Pelagic habitats include the open ocean. Birds that spend time in the pelagic zone must be able to withstand the salt water, wind and waves–and some do for years at a time. True pelagic species are really birds of the sea that only return to land to breed and raise young.
One of the better known pelagic birds is the Laysan Albatross, which breeds almost exclusively on the Hawaiian islands but roams the nutrient rich waters of the Pacific to feed. Pelagic birds also include shearwaters, petrels, boobies, tropicbirds and other oceanic wanderers.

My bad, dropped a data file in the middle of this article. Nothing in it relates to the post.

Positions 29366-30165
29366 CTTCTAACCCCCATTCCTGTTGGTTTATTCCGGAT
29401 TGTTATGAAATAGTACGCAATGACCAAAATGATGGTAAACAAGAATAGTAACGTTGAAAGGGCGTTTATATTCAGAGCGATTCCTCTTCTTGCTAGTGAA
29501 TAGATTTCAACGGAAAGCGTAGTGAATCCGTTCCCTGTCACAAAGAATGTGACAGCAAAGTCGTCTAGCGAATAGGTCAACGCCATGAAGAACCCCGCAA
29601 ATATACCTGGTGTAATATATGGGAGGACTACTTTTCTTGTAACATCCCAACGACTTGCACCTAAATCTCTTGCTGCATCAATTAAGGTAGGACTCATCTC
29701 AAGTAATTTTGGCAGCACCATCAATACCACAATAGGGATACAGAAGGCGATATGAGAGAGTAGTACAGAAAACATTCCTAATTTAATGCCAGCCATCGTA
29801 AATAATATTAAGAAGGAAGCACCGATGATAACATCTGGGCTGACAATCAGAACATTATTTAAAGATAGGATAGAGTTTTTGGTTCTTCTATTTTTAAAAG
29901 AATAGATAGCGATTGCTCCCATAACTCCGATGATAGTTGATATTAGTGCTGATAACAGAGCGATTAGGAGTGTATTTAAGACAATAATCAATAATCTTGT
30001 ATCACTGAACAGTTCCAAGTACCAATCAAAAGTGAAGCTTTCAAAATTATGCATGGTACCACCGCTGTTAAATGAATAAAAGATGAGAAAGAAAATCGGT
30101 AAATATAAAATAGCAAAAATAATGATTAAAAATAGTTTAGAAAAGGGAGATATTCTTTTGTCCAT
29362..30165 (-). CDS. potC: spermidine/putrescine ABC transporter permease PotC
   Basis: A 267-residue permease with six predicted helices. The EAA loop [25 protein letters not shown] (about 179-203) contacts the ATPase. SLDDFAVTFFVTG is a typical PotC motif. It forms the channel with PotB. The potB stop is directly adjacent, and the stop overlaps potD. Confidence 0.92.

Human activities pose threats to birds even in the remote open ocean. Seabirds are among the most threatened group of birds globally. While some of the causative factors are found on the birds’ terrestrial nesting grounds, other problems come from oil spills, climate change driven changes to prey availability, fishing nets and an overabundance of plastic pollution. Plastic pollution is an increasingly critical, global issue for pelagic birds. Plastics remain in the ocean waters for years, breaking into small pieces, and are ingested by birds who perceive plastic as prey.